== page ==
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NEWS | April 2, 2020

PSNS & IMF explores ways to capitalize on in-house skills to support workforce in face of COVID-19

By Max Maxfield, PSNS & IMF Public Affairs

Workers at Puget Sound Naval Shipyard & Intermediate Maintenance Facility are thinking creatively and determining how the shipyard can best prepare for the challenges workers might face from the COVID-19 pandemic. One such effort includes making cloth masks and polycarbonate face shields that can be used to protect the workforce, or provided to Naval Hospital Bremerton and local hospitals if the need arises. 

“I could not be prouder of our team for thinking outside the box and taking the initiative to explore how we can best serve our workforce and the local community during this dynamic time,” said Capt. Dianna Wolfson, commander, PSNS & IMF. “These efforts exemplify our Command Guiding Principles and values—including teamwork, ingenuity and respect for every individual.”

According to Dakota King, a nuclear training supervisor with Shop 64, Sail Loft, fabric workers in the sail loft realized they had the skill sets and the command had the tools and materials to make cloth masks for use by the PSNS & IMF workforce, and that could potentially be donated to the local medical community if officially requested.

While the cloth masks PSNS & IMF makes are considered “homemade,” King said the PSNS & IMF team aimed to find a design and materials that would protect the wearers as much as possible.

“Some of us made the suggestion through our chain of command,” said King. “Once we got approval, we got to work.”

The teams started with a basic mask template they found on the internet. After making some prototypes, PSNS & IMF shared photos of the masks with Naval Hospital Bremerton. Based on feedback from the hospital, the design was altered slightly and production began in earnest March 25. 

Several fabric workers each shift are assembling the cloth masks. When production first started, King estimated Shop 64 was producing around 200 masks a day. Production has since increased to around 500 masks a day.

“We use Grade A linen to make the masks, and we cut the linen out in two different directions, or what we call alternating bias,” said King. “We sat down with Code 106, Environmental, Safety and Health Programs and they gave us some specifications, which require four layers of alternating bias.”

The command utilizes Grade A linen regularly on projects, and the fabric is cut with a large computer-controlled fabric cutter.

In order to ensure the masks securely fit to wearers’ faces, workers from Shop 17, the Sheet Metal Shop, programmed a laser cutter to produce hundreds of bendable aluminum nose pieces.

The Shop 64 workers sewing the parts together wear gloves and masks to avoid contaminating the finished product.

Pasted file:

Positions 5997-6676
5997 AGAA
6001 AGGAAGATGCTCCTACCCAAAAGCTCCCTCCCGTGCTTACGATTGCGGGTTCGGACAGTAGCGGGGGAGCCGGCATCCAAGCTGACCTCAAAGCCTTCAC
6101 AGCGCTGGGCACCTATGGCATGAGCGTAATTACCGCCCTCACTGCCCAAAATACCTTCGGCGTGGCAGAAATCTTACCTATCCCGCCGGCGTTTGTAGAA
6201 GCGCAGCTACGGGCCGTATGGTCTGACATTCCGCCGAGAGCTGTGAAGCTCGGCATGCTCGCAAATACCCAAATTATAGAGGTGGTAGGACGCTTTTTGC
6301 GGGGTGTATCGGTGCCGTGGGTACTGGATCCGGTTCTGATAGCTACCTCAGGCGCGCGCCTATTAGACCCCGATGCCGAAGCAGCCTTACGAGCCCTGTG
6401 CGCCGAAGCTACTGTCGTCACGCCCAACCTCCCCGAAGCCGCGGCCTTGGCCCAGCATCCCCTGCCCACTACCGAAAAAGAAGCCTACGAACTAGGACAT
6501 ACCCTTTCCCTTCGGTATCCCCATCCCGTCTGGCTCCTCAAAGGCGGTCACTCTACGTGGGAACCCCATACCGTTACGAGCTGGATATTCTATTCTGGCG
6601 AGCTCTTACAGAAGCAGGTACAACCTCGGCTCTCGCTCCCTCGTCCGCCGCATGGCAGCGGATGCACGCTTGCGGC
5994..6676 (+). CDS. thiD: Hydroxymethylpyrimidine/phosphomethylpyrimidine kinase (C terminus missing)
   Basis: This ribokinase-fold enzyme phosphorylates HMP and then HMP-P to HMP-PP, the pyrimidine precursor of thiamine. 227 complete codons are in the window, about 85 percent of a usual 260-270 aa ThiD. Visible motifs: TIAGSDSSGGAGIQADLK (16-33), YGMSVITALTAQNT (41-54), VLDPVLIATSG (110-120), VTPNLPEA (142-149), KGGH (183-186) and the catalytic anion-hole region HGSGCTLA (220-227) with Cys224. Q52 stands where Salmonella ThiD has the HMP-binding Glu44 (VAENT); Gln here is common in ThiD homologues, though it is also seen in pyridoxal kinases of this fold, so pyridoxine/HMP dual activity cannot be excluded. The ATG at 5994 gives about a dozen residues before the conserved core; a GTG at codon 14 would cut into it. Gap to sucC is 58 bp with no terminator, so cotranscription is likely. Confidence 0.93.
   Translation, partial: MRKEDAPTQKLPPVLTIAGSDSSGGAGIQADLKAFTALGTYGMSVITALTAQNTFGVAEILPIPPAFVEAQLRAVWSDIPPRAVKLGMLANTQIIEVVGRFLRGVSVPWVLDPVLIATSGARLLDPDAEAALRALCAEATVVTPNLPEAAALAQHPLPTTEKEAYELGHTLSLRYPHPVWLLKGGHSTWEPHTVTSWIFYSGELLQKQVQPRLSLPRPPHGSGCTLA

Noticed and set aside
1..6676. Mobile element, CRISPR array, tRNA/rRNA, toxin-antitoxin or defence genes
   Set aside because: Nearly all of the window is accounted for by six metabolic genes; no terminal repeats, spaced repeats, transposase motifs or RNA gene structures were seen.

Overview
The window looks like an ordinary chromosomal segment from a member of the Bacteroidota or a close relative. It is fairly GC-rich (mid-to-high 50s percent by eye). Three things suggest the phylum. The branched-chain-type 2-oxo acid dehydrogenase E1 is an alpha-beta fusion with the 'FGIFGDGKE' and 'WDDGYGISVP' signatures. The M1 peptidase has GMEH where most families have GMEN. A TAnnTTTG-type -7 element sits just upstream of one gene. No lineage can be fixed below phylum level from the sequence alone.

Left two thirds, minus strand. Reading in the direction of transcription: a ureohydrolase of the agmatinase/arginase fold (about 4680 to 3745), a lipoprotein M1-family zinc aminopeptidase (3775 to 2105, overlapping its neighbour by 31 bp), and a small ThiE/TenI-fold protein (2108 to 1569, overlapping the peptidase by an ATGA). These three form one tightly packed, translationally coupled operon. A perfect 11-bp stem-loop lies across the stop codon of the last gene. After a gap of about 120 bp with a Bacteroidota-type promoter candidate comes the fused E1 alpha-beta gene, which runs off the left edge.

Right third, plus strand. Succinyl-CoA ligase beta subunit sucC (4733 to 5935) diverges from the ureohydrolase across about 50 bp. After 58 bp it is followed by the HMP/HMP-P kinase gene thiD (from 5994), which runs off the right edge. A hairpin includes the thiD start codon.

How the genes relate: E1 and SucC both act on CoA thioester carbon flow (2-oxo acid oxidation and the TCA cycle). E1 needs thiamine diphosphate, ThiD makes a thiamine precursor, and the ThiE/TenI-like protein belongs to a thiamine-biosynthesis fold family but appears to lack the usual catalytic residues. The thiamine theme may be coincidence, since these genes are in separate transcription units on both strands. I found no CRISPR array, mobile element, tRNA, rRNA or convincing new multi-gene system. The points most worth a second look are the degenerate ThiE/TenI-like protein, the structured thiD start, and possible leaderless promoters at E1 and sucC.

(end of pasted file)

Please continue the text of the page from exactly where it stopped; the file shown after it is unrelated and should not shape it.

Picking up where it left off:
3D-printing and plastics expertise

Workers in Shop 31, Toolmakers Shop, also realized they could produce a piece of personal protective equipment to help protect the workforce. According to Steve Christensen, an additive manufacturing coordinator with Shop 31, his teammates focused on designing and 3D printing plastic face shields, similar to those used by medical professionals.

The team utilized an open-source 3D-printing file and divvied up the work. One group programmed a laser engraver to begin cutting out the 1mm thick polycarbonate face shields. The polycarbonate is the big clear part of a face shield that protects the wearer’s eyes, mouth and nose from sprayed contaminants.

According to Christensen, this is about twice as thick as polycarbonate used on many commercially available face shields. The design used by the PSNS & IMF team includes a simple way for the polycarbonate face shields to be snapped together with the ABS plastic head pieces.

A second group is using 3D printers to make the head pieces. They are currently printing 54 head pieces a day. Christensen said they could quickly double production by using additional printers if called upon to do so.

“We chose ABS plastic because these masks will have to be cleaned with alcohol after they are used,” said Christensen. “ABS plastic is non-reactive to alcohol and doesn’t soak up any of the solvent we use in the finishing part of manufacturing process.”

These printers are normally used by PSNS & IMF to make prototypes, mock-ups, training aids and valves.

“This COVID-19 pandemic is bringing new challenges to us every day,” said Wolfson. “We are lucky we have a dedicated mission-oriented team who care not only for their own teammates, but for the community at large.”